Genes have different effects in different environments; a hormone can make you nicer or crummier, depending on your values; we haven’t evolved to be “selfish” or “altruistic” or anything else— we’ve evolved to be particular ways in particular settings. Context, context, context.
Biologically, intense love and intense hate aren’t opposites. The opposite of each is indifference.
Arbitrary boundaries on continua can be helpful. But never forget that they are arbitrary.
Often we’re more about the anticipation and pursuit of pleasure than about the experience of it.
You can’t understand aggression without understanding fear (and what the amygdala has to do with both).
Genes aren’t about inevitabilities; they’re about potentials and vulnerabilities. And they don’t determine anything on their own. Gene/ environment interactions are everywhere. Evolution is most consequential when altering regulation of genes, rather than genes themselves.
We implicitly divide the world into Us and Them, and prefer the former. We are easily manipulated, even subliminally and within seconds, as to who counts as each.
We aren’t chimps, and we aren’t bonobos. We’re not a classic pair-bonding species or a tournament species. We’ve evolved to be somewhere in between in these and other categories that are clear-cut in other animals. It makes us a much more malleable and resilient species. It also makes our social lives much more confusing and messy, filled with imperfection and wrong turns.
While traditional nomadic hunter-gatherer life over hundreds of thousands of years might have been a little on the boring side, it certainly wasn’t ceaselessly bloody. In the years since most humans abandoned a hunter-gatherer lifestyle, we’ve obviously invented many things. One of the most interesting and challenging is social systems where we can be surrounded by strangers and can act anonymously.
Saying a biological system works “well” is a value-free assessment; it can take discipline, hard work, and willpower to accomplish either something wondrous or something appalling. “Doing the right thing” is always context dependent.
Many of our best moments of morality and compassion have roots far deeper and older than being mere products of human civilization. Be dubious about someone who suggests that other types of people are like little crawly, infectious things.
When humans invented socioeconomic status, they invented a way to subordinate like nothing that hierarchical primates had ever seen before.
“Me” versus “us” (being prosocial within your group) is easier than “us” versus “them” (prosociality between groups).
It’s not great if someone believes it’s okay for people to do some horrible, damaging act. But more of the world’s misery arises from people who, of course, oppose that horrible act . . . but cite some particular circumstances that should make them exceptions. The road to hell is paved with rationalization.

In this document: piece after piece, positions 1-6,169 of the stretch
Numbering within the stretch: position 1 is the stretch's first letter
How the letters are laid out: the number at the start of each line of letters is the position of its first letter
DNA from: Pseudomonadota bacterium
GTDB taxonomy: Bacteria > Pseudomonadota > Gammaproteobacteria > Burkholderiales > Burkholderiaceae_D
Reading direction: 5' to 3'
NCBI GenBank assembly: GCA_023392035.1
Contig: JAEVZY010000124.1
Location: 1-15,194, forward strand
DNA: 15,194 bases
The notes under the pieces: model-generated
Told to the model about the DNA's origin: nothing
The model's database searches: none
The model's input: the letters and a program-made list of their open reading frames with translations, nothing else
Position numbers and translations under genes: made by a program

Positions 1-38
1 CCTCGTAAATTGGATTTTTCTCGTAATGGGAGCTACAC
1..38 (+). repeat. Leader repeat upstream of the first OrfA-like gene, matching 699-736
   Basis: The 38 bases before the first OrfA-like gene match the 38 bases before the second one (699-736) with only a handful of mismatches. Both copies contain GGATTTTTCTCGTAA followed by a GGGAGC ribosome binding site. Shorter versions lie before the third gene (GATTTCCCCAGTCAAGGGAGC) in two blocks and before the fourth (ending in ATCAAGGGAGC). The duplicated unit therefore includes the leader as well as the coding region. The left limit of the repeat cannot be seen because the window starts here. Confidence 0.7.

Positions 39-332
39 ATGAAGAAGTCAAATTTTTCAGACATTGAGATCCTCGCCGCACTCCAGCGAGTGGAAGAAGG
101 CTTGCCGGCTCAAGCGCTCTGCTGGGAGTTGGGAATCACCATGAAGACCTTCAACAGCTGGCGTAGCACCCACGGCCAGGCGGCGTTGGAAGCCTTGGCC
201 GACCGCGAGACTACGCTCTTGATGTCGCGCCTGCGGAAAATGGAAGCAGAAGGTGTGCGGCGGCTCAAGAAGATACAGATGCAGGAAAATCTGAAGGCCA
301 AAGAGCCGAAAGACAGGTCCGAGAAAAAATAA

The certainty with which we act now might seem ghastly not only to future generations but to our future selves as well.
Neither the capacity for fancy, rarefied moral reasoning nor for feeling great empathy necessarily translates into actually doing something difficult, brave, and compassionate.
People kill and are willing to be killed for symbolic sacred values. Negotiations can make peace with Them; understanding and respecting the intensity of their sacred values can make lasting peace.
We are constantly being shaped by seemingly irrelevant stimuli, subliminal information, and internal forces we don’t know a thing about.
Our worst behaviors, ones we condemn and punish, are the products of our biology. But don’t forget that the same applies to our best behaviors.
Individuals no more exceptional than the rest of us provide stunning examples of our finest moments as humans.
(The above quotes are taken from Sapolsky, Robert M. (2017-05-02). Behave: The Biology of Humans at Our Best and Worst (pp. 671-673). Penguin Publishing Group. Kindle Edition.)

Monday, June 26, 2017

Why it is impossible to tune a piano.

Here is a 'random curious stuff' item, per the MindBlog description above.  I want to pass on this great explanation of why physics requires that piano notes have to be slightly out of tune, except for the octave, resulting in the equal temperament tuning system most piano tuners use. I suggest you expand the video to full screen, and pause it occasionally to catch up with its rapid pace.